As you return to stores and other public venues, some places may require facemask.  No doubt some will see this requirement as an infringement on their right to choose.  If you should feel this way, consider the analogy of driving a car.  No one tells you where you can drive but they do have the right to expect safe driving.  Wearing seatbelts saves lives and reduces costs to the public (lower insurance rates for all) and, of course, driving under the influence similarly drives up the cost for everyone.  These rules for safety are intended to help everyone.  In essence, we have the right to many freedoms so long as the way we use them doesn’t bring harm to others.  If feeling some displeasure with the rules, I suggest helping others around you feel safer. It won’t kill you and perhaps you won’t kill anyone else. Wherever we go in the public spaces, there will be some that are immune-compromised or vulnerable in ways we can’t know.  A little more help from each of us can make it safer for everyone. If it’s any consolation, this too will pass.

The Potato Story Revisited

            If you have had reservations about plant-based whole food diets, you may find some reassurance from the story of Andrew Taylor, an Australian that lived for a year on potatoes, lost 121 pounds, and regained his health.  This is not a recommendation to follow a potato only diet.  Rather, it’s a lesson about the amazing nutrition available from plants.  Later, Andrew discovered that he could have gained more benefits from a diet that included a variety of plant foods. The magic wasn’t unique to the potato – it was the magic of nature’s plants. Some two years ago, I shared this story in an article titled “A Potato Story.”  It’s an entertaining sidelight on plant-based whole foods and if you missed it a story you are sure to find intriguing.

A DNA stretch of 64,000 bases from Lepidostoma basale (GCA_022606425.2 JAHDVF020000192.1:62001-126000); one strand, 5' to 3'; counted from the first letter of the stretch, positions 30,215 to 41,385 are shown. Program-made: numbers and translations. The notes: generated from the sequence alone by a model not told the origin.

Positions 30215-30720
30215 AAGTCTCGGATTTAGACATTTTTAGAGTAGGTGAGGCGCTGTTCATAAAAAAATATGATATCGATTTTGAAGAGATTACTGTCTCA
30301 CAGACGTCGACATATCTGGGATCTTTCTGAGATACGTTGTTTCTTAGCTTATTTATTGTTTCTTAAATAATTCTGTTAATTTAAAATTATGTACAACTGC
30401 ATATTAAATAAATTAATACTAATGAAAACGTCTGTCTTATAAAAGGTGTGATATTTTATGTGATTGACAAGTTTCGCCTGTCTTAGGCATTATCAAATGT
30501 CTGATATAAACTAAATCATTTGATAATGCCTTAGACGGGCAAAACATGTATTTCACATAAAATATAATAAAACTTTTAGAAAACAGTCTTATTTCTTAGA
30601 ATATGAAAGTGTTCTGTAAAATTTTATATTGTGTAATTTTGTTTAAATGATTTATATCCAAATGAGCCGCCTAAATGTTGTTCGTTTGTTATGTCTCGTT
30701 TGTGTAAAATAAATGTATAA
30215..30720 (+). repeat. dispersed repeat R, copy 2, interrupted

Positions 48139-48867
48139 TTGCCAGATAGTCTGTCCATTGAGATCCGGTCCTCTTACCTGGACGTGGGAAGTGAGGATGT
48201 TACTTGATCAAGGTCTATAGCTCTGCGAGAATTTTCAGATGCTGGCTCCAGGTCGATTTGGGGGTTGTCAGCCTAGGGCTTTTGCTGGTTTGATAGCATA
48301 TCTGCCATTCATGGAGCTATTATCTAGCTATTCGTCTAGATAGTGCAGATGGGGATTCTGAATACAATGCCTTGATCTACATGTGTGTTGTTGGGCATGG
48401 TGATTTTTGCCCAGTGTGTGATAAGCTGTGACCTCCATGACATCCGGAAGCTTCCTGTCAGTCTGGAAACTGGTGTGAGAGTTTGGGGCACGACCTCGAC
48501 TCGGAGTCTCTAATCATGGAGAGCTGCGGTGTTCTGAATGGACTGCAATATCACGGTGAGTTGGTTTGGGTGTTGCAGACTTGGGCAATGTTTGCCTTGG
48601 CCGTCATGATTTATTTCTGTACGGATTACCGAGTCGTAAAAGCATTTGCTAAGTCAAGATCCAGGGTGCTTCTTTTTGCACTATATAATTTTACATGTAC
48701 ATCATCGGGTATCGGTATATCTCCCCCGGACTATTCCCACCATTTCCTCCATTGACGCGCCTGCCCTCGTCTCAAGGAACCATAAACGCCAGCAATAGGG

Hopefully, the story will also intrigue you enough to try a couple of recipes from Andrew Taylor’s web site. Oh, and don’t let the recipe titles fool you.  Andrew is all about potatoes.

Broccoli Cheddar Soup

            Inspirational You Tuber, ‘High Carb Hannah,’ shares one of the recipes that saw her lose over 31kg (68 pounds)! Best of all, despite the title, no cheese needed to make it.  Click here for the recipe.

Rainbow Jungle Curry

            Adam Guthrie, a heart attack survivor, professional chef, and founder of the ‘I Feel Good’ program, shares his delicious Rainbow Jungle Curry.  Click here for the recipe.

By Nancy Neighbors, MD

... Dr. Neighbors provides a blend of traditional family medicine and evidence-based lifestyle medicine in Huntsville, Alabama. When indicated, lifestyle change is recommended as the first line of therapy.